Throughout history, cultures around the world have been making tea from the Camellia Sinensis plant (also known as the Tea Plant). By first harvesting the buds and leaves and then oxidizing them in different ways, white, green, pu-erh, oolong and black tea can be yielded. Methods vary widely; in turn, each tea type branches into its own broad spectrum of tea variants. Herbal teas produced without the Camellia Sinensis plant are called tisanes and are technically not classified as Tea; however, they can be just as enjoyable. Examples of popular tisanes would be: chamomile, rooibos, or hibiscus. 
Oxidation occurs when enzymes stored in the veins of the buds and leaves react to oxygen in the air. Increased exposure correlates to less antioxidants in the tea and can be attained by pressing, rolling, bruising or tearing the leaves. During the tea making process, black teas require the most oxidation, but some antioxidants still remain. White and green teas require little to no oxidation; in order to neutralize the plants enzymes and skip any oxidation, leaves and/or buds are steamed and then dried. 
The term fermentation in the tea making industry actually has nothing to do with alcohol. Many use the words oxidation and fermentation interchangeably, making the separation fuzzy. Fermentation, like oxidation, begins after cell rupture; polyphenol and other enzymes are exposed to air and create colored compounds such as theoflavins and melanins (the same chemical that causes a partially eaten apple to turn brown). The conditions during the fermenting process have a strong impact on the color, flavor, and strength of tea. For example, the thickness of spread, room temperature and humidity all factor in. When the producer decides to halt the oxidation or fermentation process, the leaves are dried. The total moisture in the buds and/or leaves are reduced to about 3% and the enzymatic activity stops. 
Most people know in order to make tea, leaves need to be steeped in hot water for a
brief period of time. But, not all know how to achieve the perfect cup of tea. Different types of tea require various steep times and water temperatures, follow the chart below as a guide.
Measure the tea carefully into your teapot, allowing one rounded teaspoon or one tea bag for each cup required. Many people prefer to use a tea ball or filter to keep the leaves from spreading throughout the teapot. Bring the water to a rolling boil. Do not allow it to boil too long, as it will boil away some of the flavor-releasing oxygen and result in a flat cup of tea. Please note that green and white tea should be made with water that has boiled and allowed to cool for just under a minute.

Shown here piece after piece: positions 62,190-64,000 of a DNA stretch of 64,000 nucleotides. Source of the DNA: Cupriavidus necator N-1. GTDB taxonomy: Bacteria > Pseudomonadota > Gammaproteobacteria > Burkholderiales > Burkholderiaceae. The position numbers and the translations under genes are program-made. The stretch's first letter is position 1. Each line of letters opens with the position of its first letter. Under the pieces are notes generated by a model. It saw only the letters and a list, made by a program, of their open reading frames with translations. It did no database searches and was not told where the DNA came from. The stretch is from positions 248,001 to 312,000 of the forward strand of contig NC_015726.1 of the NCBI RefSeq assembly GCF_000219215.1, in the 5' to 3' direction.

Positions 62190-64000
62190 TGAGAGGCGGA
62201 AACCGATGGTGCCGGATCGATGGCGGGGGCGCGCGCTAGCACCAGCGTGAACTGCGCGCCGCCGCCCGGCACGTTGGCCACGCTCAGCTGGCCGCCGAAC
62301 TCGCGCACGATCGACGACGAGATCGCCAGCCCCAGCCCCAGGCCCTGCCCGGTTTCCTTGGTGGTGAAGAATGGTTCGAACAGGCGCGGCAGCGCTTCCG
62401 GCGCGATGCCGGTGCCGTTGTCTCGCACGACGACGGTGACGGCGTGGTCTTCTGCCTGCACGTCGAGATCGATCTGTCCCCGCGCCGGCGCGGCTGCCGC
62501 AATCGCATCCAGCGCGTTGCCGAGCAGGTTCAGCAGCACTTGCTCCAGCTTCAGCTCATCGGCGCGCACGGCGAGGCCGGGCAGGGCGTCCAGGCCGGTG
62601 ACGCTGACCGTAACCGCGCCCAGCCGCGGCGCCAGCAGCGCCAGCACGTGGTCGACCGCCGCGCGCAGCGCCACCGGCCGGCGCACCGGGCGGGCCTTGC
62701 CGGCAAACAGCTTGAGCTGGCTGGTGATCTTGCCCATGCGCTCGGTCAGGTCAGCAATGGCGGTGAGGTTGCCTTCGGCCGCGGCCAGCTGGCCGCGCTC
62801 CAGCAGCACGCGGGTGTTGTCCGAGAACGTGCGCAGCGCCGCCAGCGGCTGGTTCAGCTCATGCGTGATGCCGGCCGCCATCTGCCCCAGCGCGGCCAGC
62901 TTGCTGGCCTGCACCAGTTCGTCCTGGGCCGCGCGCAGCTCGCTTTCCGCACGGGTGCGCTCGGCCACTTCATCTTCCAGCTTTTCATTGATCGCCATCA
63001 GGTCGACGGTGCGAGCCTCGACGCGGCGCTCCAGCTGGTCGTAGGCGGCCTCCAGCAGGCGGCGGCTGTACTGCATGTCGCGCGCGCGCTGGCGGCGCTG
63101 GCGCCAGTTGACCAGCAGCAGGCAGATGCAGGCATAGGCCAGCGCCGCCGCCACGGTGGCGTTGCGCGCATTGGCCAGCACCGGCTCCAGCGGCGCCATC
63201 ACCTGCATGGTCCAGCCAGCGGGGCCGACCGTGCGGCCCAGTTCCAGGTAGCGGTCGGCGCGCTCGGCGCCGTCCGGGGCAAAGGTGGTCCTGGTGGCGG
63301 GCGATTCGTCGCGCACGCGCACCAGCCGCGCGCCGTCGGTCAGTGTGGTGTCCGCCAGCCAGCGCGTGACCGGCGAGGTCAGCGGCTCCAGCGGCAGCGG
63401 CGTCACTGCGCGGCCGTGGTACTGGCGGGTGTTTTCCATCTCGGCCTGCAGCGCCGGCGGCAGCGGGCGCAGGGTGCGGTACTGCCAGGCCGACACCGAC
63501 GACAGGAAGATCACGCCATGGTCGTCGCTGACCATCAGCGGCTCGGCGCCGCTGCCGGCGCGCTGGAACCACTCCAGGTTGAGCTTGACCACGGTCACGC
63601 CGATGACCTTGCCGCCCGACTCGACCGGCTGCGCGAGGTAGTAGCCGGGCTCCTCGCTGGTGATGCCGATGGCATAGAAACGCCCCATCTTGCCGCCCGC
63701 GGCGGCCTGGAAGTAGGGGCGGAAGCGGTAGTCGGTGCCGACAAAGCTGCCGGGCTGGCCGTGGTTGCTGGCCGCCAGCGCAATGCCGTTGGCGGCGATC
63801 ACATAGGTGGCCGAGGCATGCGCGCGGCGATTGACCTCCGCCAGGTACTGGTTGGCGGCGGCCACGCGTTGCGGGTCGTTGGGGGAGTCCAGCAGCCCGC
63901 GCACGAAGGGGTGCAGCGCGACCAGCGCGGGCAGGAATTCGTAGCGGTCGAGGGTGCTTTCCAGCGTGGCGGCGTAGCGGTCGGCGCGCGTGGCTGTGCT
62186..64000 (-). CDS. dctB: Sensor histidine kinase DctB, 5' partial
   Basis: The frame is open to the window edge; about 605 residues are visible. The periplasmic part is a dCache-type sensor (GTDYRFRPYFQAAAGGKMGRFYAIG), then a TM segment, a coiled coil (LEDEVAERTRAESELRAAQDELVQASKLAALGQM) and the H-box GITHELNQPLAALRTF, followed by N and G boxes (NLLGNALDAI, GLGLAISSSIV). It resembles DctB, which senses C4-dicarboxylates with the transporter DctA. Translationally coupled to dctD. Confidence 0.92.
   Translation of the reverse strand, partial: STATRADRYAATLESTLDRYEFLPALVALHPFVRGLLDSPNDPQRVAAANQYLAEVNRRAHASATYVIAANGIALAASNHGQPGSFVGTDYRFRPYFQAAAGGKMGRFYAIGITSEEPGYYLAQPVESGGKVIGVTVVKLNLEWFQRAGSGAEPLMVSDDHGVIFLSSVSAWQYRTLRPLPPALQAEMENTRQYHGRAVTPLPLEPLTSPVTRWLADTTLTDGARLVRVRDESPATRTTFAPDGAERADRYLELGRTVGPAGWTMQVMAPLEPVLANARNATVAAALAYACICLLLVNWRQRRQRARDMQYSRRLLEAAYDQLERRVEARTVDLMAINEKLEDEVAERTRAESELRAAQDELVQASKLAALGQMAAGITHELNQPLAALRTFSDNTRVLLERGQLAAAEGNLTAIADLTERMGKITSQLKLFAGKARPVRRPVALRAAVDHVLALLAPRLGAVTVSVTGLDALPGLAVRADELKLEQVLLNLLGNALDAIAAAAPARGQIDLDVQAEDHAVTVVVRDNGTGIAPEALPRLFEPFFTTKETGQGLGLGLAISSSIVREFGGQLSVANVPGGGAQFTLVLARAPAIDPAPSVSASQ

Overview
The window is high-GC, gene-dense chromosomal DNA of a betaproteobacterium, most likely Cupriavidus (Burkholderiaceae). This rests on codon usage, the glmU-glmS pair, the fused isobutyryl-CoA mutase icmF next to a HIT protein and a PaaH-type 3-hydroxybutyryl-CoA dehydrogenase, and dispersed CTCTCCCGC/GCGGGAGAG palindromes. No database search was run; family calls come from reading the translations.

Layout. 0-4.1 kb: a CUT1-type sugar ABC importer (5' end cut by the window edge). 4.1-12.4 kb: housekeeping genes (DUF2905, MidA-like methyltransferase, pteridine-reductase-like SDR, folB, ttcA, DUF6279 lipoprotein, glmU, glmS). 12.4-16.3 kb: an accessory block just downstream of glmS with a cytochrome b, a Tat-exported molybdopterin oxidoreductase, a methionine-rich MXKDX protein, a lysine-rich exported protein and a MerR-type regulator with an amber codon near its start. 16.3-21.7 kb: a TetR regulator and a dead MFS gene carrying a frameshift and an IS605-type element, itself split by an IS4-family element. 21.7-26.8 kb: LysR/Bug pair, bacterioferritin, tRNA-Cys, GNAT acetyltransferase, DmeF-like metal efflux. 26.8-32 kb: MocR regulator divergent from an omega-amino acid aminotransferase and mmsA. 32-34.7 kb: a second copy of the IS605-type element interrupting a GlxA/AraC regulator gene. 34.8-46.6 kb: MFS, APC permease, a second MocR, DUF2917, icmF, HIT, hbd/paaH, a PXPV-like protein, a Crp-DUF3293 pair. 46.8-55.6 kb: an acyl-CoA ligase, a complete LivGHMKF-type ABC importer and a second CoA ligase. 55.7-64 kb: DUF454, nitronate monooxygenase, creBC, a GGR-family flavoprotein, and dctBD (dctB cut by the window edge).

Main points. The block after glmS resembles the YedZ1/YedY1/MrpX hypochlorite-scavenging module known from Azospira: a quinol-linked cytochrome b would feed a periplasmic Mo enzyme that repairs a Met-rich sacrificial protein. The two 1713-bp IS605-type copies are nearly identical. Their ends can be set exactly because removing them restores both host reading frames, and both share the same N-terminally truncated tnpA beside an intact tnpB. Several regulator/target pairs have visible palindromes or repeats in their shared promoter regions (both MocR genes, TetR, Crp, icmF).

Pour the water onto the leaves or tea bags. This saturates the tea allowing the flavor to release naturally. Do not pour the water and then add the tea, this will only result in a poor cup of tea.
If you prefer your tea stronger or weaker, never vary the brewing time; simply increase or decrease the amount of tea. If allowed to sit in the teapot, the tea can over-brew and turn bitter. Some green, oolong and white teas are good for multiple infusions, just add new hot water to the pot and increase the steeping time slightly. Repeat until the flavor starts to fade. Learn other ways to achieve a perfect cop of tea!
The healthy effects of tea have been studied ever since its invention by Shen Nung. The Chinese Emperor believed the drink could cure tumors, abscesses, bladder ailments, and lethargy. Treating lethargy with tea can get slightly dangerous; some people who feel exhausted could actually have an iron deficiency and the tannins in tea hinder the bodys absorption to iron (along with calcium and protein). The overall lesson here is not to trash tea, but rather to further examine the chemical components of tea and how they effect the bodys health. Remember also that scientific results from research can be used as a good guide, but research does differ and change over time.
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